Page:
Wildfire Information: Pepperdine Monitoring Wildfires – Update #11 Updated at Nov. 14, 11:13 a.m.

How to Choose a Pepperdine Study Abroad Program

Pasta or pretzels? Presidents or Patagonia? Pandas or Parliament? With seven amazing locations to choose from, selecting which study abroad program you're interested in is no easy task. To help make your decision a little easier, we compiled some advice on how to get started.

1.) Your Four Year-Plan is Your Friend

It might sound obvious, but studying abroad does actually involve studying. Therefore it's a good idea to choose a program offering classes that will help you on your road to graduation. Look at each program's page to find out which classes are being offered where, and make sure you can take the minimum number of units (12 units per semester for academic year, fall, or spring programs, and 4–8 units for summer programs). Your academic advisor can help you make a four-year plan so that at the end of your time abroad, you'll be speeding like a bullet train on your way to Paris (and by that we mean graduation)!

2.) Visualize, Prioritize, Compare

Take a second to close your eyes and imagine yourself abroad. Take note of the environment and people around you. Are you in a big city or the countryside? What do you see, hear, smell? Now open your eyes and make a mental list of your goals for your study abroad experience. Which of these goals is most important to you?

Below are some key facts about our seven global campus locations that may impact your decision.

Location Population Housing Foreign Language Taught Conversion Rate Faculty-in-Residence (2019–2020)
Buenos Aires, Argentina 2.9 million Homestay with Argentine family Spanish 1 Argentine peso = $0.044 USD Dr. Stephen Davis, biology
Florence, Italy 383, 083 Villa, approx. 2-4 students / room Italian 1 euro = $1.20 USD Professor Ty Pownall, art
Heidelberg, Germany 159, 914 Moore Haus, approx. 2–6 students / room German 1 euro = $1.20 USD Dr. Julianne Smith, English
Lausanne, Switzerland 146,372 Maison du Lac, 2 students / room French 1 Swiss franc = $1 USD Dr. Charles Choi, communication
London, England 8.8 million 56 Princes Gate, approx. 2–6 students / room N/A 1 British pound = $1.35 USD Dr. Karen Martin, biology
Shanghai, China 24.2 million Jia, approx. 2–6 students / room Mandarin 1 Chinese yuan = $0.16 USD Dr. Jennifer Akamine Phillips, communication
Washington DC, USA 693, 972 The DC House, 2 students / room N/A N/A Dr. Chris Soper, political science (Fall); Dr. Paul Jones, economics (Spring)

We also offer faculty-led programs each summer in several locations. Check them out

3.) Ask an Expert, but . . . Keep an Open Mind

Guess what? There are literally hundreds of people on campus who have made this exact same decision. Ask them what factors influenced their decision, and if they went abroad, what their experience was like. Wondering who to ask? Come to The Return on Alumni Lawn on August 30 at 6:30PM to meet program alumni from all our locations. We also have program ambassadors that represent each of the seven IP locations who would be happy to grab coffee with you. Finally, your RAs, SLA, and freshman seminar mentor are all great resources.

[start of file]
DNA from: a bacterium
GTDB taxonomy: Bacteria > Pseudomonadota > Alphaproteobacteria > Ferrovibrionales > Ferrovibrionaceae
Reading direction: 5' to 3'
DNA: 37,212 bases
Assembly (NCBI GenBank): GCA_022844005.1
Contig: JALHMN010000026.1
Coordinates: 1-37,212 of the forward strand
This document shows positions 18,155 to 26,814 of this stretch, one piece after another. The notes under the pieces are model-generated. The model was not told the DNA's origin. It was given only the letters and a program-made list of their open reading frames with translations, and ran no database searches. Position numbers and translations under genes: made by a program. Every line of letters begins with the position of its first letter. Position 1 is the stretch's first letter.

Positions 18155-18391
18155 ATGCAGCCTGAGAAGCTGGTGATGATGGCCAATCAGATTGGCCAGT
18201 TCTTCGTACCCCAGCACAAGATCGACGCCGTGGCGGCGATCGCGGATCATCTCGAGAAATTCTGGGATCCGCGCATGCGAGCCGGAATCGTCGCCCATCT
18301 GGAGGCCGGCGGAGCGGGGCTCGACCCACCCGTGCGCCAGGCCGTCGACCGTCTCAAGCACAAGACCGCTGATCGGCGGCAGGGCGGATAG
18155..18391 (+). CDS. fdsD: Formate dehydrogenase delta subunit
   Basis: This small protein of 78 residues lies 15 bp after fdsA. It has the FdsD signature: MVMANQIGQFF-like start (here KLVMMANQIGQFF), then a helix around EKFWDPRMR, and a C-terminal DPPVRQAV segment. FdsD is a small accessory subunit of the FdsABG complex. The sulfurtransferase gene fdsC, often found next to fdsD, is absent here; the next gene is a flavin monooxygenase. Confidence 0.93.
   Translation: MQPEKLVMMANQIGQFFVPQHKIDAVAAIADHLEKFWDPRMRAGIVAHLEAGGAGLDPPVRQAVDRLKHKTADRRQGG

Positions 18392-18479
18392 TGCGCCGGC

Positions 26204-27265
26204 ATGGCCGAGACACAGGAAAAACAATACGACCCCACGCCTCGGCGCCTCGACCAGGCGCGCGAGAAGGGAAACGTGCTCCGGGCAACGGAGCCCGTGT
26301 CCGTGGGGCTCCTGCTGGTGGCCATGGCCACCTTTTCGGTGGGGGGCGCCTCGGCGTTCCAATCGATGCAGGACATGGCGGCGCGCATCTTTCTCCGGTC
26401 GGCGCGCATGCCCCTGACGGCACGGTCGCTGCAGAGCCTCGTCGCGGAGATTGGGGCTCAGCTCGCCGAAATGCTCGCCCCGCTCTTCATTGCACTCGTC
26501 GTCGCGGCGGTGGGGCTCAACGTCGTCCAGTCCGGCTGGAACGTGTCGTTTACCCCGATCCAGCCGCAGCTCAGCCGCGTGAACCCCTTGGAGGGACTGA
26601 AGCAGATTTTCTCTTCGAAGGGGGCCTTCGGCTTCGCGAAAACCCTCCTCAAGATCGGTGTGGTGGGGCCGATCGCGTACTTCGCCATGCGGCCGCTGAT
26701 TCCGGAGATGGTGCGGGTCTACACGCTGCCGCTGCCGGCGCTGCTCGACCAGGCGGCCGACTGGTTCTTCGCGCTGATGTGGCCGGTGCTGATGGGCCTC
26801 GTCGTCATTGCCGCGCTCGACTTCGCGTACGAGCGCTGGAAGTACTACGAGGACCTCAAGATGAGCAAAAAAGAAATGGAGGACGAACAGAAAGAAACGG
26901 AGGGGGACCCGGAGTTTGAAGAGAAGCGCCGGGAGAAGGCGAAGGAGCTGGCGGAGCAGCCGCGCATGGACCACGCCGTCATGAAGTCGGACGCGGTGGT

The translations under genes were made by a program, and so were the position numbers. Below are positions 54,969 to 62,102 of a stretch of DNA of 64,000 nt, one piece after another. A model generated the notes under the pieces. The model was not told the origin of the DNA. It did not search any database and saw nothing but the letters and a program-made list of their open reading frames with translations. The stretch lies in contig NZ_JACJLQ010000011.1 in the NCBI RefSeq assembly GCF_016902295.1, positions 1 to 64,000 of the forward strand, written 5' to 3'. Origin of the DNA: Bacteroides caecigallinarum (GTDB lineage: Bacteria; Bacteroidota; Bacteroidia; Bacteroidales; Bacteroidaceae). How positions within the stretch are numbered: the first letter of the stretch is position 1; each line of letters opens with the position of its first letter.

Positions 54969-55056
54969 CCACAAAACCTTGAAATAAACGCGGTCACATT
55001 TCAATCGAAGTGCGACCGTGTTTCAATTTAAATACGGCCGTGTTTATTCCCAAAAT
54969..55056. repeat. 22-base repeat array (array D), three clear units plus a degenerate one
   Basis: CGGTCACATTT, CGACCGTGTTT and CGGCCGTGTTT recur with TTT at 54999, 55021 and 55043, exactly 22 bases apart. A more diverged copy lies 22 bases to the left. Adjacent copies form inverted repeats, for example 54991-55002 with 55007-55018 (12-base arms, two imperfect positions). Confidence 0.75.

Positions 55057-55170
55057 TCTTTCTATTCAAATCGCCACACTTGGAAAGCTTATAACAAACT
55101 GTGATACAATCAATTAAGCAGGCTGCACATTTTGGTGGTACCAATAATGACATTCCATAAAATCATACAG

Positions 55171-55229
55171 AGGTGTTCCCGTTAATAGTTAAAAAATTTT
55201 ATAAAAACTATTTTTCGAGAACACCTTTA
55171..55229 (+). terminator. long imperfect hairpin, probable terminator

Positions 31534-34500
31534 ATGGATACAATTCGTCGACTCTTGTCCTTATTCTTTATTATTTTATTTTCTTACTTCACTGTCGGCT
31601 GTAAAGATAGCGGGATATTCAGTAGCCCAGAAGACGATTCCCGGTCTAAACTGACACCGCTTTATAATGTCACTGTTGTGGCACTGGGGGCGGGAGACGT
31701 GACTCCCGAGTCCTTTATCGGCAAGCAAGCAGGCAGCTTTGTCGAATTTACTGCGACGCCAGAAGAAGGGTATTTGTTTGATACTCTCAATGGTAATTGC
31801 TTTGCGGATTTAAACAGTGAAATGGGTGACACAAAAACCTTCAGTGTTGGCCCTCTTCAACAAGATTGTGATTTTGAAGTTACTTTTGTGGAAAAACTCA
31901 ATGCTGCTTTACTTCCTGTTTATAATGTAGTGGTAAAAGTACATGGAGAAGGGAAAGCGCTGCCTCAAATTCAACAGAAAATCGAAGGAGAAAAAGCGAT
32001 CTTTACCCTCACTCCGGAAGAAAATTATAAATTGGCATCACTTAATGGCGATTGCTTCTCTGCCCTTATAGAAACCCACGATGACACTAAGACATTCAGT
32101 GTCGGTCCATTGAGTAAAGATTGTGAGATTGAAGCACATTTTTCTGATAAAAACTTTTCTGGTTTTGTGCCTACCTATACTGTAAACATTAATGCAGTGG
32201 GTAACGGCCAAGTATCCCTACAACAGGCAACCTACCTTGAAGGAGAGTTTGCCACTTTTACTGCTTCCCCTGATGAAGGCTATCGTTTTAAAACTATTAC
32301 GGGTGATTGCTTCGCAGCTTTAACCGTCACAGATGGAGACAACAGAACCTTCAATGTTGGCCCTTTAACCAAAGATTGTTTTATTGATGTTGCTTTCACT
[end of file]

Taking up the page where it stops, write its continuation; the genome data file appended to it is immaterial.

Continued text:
Remember that you are the master of your own destiny! Though lots of people may give you well-intentioned advice, only you will really know what's right. Based on our experience, here are some not so good reasons to choose a program:

  1. "All my friends are going to _____!"

You will make new friends in your program, just ask any of our alumni! And your amazing suite mates/Greek brothers and sisters/crush will still be around when you get back.

   2.  "My (parents/significant other/friend) said that _____ is the obvious choice."

Receiving advice is really important, but listen to your gut. Only you will know deep down which program is really right for you.

   3.  "I heard that everyone in ____ is _____."

Stereotypes are misleading. Don't let generalized and (probably) inaccurate descriptions of a culture/language/location get the best of you.

4.) Thou Shalt Have a Second (and Third, and Fourth) Choice

Remember that only two out of three applicants are placed in their first-choice program due to space constraints. So, while it's a good idea to think carefully about your first-choice program, your ultimate goal should be to go abroad. Because going abroad is awesome and all of our programs are awesome (we're not biased or anything).

You got this! If you need advice or have specific questions, come to the IP Open House (at the IP Office) on September 6 to get all your questions answered. Happy travels!